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Olfactory input dominates reproductive behavior in mice

CAMBRIDGE, Mass. -- Scientists at Harvard University have found strong signs that the pheromones driving reproduction and fertility in mice are detected primarily by the nose -- not by the specialized vomeronasal system that many researchers had suspected of receiving and processing the bodily chemicals that govern mating behavior. The unexpected finding may settle an ongoing scientific debate by providing evidence that key reproductive behaviors in mice arise predominantly, if not exclusively, from olfactory input instead of input from the vomeronasal, visual or auditory senses.

The results, from a team led by Harvard biologist Catherine Dulac, appear on the web site of the journal Cell this week, and will be published in the journal's Nov. 18 issue.

"It's always interesting when there is a surprise finding," says Dulac, professor of molecular and cellular biology in Harvard's Faculty of Arts and Sciences and an investigator with the Howard Hughes Medical Institute. "Most biology textbooks now say that pheromones affecting reproductive behavior in non-human mammals are detected by the vomeronasal organ, while the nose processes all other odors. Our work suggests quite convincingly that the mouse nose processes both pheromones and other scents, and in fact provides much or all of the chemosensory input that drives mating."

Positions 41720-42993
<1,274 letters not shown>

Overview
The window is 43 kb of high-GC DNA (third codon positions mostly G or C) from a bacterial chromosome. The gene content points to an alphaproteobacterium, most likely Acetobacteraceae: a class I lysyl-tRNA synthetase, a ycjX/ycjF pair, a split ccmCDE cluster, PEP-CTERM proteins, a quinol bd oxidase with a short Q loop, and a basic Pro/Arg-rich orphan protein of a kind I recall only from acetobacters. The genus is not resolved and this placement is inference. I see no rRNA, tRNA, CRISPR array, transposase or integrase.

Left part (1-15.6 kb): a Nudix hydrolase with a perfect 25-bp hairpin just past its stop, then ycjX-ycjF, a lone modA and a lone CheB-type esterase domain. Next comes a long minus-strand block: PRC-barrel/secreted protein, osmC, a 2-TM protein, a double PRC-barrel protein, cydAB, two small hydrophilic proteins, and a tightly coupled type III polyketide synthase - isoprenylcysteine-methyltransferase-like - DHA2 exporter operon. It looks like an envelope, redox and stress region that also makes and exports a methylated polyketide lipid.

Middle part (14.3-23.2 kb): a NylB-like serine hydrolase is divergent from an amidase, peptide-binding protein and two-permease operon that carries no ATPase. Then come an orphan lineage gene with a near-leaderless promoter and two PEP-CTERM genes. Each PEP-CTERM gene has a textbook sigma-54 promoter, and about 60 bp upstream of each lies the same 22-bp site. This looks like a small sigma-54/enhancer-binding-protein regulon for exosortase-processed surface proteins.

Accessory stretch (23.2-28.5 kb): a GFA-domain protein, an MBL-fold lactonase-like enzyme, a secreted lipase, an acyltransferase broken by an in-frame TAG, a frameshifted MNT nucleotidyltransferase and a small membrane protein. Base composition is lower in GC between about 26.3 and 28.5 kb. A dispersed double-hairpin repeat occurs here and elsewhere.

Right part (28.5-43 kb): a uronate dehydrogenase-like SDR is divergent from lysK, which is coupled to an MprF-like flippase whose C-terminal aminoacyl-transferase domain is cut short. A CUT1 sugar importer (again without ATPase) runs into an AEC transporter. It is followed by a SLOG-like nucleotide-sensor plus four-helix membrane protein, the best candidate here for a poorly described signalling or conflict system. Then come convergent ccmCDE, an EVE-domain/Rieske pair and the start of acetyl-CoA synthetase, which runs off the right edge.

Dulac and her colleagues made pioneering use of a retrograde pseudorabies virus, which is capable of traveling across the synapses separating neurons but does so in a direction opposite to that in which nerve impulses ordinarily travel. By injecting fluorescently marked virus into a mating center in the mouse hypothalamus -- a collection of neurons that produce luteinizing hormone-releasing hormone (LHRH), which manages the development and function of mammalian gonads -- the scientists could trace backward to find the sensory receptors that first detect pheromones, species- and gender-specific chemical cues that drive anima
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Contact: Steve Bradt
steve_bradt@harvard.edu
617-496-8070
Harvard University
10-Nov-2005


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